When a doctor prescribes you a medicine, the timings and duration of the doses can be a bit confusing, especially when if you have lost the prescription or forgot to take a pill accidentally. These are some of the most common causes of poor adherence which could have dramatic side effects if patients have chronic issues like diabetes or heart ailments. That’s where Karma Dost comes in, a smartphone app that nudges you to take medicines on time.
“For a long time, the traditional model has been that someone reminds us to take medicine and if they forget…I also forget. We picked up that theme and said what if we recreate that environment in a digital-first environment,” Amit Choudhary, Co-founder and CEO of Dawaa Dost, describes the idea behind the Karma Dost app.
Medication adherence is a less-discussed and often overlooked topic in healthcare. In fact, half of Americans with chronic illnesses stop taking medications within a year of the initial prescription, according to the Centers for Disease Control and Prevention. In India, although there is no scientific data available, experts say the adherence rate is well below 10 per cent which is on the lower side.
“Most people in India take a medicine for the first three days and then stop a 5-day course midway because they are feeling better,” he said, adding that people often don’t stick to the prescription plan due to fear of adapting to a new schedule and lack of information on when to take medicine (eg some pills are meant to be taken before a meal and others might be taken twice a day).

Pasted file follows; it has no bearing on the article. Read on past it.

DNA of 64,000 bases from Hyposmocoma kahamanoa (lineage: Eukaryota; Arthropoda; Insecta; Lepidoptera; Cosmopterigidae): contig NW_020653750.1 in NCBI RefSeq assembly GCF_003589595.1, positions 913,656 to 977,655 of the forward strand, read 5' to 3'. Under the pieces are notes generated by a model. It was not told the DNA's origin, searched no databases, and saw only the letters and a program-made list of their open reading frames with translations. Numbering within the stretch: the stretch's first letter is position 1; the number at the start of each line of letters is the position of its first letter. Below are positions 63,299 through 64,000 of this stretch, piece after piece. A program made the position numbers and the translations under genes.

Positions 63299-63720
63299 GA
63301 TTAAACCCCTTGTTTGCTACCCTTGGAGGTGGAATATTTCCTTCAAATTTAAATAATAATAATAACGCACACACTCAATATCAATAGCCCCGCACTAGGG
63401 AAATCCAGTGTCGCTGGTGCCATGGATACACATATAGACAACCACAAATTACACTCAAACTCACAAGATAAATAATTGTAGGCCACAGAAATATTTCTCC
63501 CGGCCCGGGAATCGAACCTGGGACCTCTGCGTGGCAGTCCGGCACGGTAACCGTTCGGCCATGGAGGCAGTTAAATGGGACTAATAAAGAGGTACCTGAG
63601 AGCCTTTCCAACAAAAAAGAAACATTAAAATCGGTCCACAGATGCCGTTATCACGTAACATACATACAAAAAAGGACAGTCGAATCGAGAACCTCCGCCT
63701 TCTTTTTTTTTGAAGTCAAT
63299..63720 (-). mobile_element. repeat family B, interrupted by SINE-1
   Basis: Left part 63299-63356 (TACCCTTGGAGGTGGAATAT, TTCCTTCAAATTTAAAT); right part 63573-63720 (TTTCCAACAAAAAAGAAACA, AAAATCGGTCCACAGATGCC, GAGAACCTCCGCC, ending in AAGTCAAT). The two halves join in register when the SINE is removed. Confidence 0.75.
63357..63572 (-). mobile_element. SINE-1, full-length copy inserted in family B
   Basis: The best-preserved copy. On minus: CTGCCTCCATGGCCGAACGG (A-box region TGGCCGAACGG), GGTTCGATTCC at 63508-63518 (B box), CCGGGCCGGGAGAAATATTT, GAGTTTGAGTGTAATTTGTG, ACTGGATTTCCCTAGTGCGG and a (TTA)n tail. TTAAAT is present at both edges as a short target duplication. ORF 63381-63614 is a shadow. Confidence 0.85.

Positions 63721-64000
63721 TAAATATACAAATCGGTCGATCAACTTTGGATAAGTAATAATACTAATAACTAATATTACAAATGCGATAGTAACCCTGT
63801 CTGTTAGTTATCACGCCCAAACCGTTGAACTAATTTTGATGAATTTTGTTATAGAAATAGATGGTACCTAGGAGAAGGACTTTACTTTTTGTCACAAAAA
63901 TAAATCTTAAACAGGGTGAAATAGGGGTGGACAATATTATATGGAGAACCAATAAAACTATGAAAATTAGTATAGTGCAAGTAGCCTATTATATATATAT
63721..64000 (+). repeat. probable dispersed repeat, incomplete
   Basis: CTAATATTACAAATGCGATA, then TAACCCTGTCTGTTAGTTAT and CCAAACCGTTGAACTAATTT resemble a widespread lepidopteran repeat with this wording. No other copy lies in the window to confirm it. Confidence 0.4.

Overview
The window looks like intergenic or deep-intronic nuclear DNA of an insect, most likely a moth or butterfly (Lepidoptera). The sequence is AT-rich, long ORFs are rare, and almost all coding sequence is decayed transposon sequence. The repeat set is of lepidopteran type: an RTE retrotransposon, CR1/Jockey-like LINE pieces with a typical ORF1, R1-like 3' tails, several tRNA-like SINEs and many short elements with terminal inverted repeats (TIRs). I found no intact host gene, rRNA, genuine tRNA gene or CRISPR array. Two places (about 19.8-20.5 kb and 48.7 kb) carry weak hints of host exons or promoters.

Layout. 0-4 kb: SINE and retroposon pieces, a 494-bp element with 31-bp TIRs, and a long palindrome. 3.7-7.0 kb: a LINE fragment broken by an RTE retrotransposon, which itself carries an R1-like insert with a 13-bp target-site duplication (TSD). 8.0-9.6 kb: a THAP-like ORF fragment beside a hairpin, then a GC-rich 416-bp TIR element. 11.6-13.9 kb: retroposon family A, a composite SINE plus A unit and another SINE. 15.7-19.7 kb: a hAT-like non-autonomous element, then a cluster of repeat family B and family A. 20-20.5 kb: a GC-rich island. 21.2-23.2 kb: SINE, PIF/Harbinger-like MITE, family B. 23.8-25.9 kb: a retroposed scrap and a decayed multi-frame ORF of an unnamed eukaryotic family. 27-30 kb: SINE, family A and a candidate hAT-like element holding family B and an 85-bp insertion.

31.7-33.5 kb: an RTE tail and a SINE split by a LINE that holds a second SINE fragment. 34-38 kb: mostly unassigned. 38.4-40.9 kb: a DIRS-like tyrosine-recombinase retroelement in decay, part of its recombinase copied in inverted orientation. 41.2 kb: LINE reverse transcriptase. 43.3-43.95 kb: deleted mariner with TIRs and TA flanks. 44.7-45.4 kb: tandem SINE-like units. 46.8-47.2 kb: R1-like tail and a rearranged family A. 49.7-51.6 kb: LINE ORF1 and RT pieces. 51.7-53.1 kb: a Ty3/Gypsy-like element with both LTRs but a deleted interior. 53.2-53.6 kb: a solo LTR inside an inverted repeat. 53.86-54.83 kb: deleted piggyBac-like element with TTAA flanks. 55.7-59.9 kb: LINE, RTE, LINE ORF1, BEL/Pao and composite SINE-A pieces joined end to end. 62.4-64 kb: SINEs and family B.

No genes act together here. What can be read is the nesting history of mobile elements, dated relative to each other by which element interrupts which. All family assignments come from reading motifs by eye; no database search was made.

The concept of a medication-reminder app like Karma Dost is simple: let your smartphone remind you when to take medicine as prescribed by your doctor without any assistance from a family member and ensure the treatment plan is followed. The app lets you create a list of your medications by uploading the prescription or just by typing the name of the medicine. You can then schedule notifications on your phone when it’s time to take them exactly as prescribed by choosing the number of days, weeks or months the pill needs to be taken and setting a specific time of the day depending on the medication and the condition you are treating for. Repeat it for every medicine you take. You can indicate the form of medicine – tablet or capsule by its colour and size, which makes it easy for users to add medication if they don’t remember the name of the pill.
Once you set a pill reminder, you can then customise how you want the notification to be delivered, through the app, in the form of calls or text messages. When you receive an in-app notification or a reminder call, it’s an indicator that you have taken medicine or skipped the dose. Choudhary says 80 to 85 per cent of users who are using the app have opted for getting pill reminders in the form of calls. “On average, between 8 and 9:30 am, which is the morning hour per medicine, we are doing 70,000 to 75,000 calls a day,” he said.